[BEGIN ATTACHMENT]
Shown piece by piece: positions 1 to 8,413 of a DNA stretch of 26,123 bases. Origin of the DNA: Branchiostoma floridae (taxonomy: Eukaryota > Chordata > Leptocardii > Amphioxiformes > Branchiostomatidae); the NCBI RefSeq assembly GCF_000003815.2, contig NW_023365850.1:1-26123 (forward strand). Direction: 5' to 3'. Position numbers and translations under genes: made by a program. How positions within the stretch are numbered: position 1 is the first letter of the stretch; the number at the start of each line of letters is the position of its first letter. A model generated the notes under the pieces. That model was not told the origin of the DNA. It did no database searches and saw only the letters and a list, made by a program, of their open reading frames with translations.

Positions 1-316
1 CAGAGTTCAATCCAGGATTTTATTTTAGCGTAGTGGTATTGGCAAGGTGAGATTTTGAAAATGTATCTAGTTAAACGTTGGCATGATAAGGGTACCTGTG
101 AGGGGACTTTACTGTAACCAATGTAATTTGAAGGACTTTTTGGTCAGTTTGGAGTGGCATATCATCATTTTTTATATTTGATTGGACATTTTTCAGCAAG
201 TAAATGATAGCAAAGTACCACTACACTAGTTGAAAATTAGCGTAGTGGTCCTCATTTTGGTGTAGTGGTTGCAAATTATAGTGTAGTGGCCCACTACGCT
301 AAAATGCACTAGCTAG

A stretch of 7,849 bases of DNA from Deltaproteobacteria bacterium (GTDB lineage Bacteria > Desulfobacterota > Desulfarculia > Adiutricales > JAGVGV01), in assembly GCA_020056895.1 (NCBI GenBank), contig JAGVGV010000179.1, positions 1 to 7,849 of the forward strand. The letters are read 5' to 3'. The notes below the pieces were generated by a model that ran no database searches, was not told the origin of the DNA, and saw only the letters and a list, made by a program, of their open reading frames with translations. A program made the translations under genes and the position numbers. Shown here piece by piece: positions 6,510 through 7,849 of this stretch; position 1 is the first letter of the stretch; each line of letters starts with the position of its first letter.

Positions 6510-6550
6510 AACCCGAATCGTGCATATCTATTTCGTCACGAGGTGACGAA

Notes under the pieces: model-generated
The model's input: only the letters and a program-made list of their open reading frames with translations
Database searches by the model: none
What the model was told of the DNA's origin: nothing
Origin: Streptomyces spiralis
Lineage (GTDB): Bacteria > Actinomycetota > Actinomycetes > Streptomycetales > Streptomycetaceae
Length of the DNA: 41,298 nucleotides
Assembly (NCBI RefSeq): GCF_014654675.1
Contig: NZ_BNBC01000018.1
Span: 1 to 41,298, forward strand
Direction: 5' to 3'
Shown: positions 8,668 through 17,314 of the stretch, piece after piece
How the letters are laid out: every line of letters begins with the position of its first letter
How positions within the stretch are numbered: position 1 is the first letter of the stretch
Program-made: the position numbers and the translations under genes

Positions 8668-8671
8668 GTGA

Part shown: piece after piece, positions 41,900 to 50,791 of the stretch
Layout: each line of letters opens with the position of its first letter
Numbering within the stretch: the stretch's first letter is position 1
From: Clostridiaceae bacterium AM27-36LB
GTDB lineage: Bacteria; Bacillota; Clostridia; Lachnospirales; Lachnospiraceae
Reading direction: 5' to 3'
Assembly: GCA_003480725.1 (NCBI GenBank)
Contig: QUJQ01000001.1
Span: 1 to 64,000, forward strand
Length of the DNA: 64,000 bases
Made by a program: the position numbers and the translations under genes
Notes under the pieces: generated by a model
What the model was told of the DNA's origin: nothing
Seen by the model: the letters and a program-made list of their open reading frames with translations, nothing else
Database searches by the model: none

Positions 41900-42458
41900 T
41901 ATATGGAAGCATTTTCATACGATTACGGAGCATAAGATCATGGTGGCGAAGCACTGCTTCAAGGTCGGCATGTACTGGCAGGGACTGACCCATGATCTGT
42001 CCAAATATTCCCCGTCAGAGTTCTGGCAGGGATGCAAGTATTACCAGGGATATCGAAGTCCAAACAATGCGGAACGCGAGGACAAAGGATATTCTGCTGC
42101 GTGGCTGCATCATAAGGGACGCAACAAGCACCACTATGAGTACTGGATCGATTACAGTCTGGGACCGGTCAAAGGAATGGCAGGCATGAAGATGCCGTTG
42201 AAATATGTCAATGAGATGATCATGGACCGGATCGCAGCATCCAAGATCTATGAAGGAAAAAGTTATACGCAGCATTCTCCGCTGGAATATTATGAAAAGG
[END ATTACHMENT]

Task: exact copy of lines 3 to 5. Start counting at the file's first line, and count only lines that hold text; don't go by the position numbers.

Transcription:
1 CAGAGTTCAATCCAGGATTTTATTTTAGCGTAGTGGTATTGGCAAGGTGAGATTTTGAAAATGTATCTAGTTAAACGTTGGCATGATAAGGGTACCTGTG
101 AGGGGACTTTACTGTAACCAATGTAATTTGAAGGACTTTTTGGTCAGTTTGGAGTGGCATATCATCATTTTTTATATTTGATTGGACATTTTTCAGCAAG
201 TAAATGATAGCAAAGTACCACTACACTAGTTGAAAATTAGCGTAGTGGTCCTCATTTTGGTGTAGTGGTTGCAAATTATAGTGTAGTGGCCCACTACGCT